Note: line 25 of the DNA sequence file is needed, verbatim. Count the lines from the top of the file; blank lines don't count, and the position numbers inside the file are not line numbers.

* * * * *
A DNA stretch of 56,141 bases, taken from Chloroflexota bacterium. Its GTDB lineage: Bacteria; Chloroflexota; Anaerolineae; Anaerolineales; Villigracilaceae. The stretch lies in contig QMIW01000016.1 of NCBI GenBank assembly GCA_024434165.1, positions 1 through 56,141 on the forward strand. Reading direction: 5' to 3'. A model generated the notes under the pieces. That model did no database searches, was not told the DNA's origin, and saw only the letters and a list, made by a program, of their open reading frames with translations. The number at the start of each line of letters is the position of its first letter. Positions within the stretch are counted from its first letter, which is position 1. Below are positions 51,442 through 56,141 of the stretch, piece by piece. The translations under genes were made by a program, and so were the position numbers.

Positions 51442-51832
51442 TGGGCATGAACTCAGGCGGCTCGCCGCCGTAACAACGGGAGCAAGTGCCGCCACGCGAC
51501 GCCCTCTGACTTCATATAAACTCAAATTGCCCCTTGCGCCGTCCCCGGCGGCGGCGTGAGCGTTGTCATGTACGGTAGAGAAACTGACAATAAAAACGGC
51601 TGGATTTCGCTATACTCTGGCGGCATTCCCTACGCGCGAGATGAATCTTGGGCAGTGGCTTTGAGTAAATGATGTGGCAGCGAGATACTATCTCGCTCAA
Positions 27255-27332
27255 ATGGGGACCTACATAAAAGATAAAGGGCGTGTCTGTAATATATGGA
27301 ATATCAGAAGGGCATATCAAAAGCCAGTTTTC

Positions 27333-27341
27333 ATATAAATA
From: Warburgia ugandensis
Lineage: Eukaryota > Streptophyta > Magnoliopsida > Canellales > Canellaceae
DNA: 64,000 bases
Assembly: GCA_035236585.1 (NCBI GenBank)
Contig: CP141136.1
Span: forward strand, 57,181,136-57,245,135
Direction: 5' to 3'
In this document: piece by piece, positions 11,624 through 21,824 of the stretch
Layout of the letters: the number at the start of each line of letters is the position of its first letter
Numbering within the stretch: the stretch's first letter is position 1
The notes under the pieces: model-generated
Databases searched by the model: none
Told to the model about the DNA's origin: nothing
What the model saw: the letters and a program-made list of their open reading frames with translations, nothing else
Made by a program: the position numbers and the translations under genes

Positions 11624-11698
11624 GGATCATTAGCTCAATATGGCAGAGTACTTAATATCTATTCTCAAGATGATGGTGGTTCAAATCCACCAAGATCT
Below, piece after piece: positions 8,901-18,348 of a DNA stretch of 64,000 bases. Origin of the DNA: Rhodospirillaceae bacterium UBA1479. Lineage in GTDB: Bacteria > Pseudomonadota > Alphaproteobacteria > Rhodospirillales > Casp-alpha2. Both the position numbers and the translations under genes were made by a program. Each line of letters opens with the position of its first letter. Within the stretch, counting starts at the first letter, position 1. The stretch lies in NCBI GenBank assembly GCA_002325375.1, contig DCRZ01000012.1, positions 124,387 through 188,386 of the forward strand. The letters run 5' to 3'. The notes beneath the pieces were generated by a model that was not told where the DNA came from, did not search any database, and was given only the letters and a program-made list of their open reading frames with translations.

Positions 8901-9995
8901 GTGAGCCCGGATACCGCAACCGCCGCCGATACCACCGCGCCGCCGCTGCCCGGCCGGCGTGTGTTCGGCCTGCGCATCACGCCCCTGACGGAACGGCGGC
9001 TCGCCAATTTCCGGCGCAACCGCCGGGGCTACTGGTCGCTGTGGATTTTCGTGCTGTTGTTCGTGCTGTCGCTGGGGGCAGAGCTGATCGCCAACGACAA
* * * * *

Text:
Made by a program: the position numbers and the translations under genes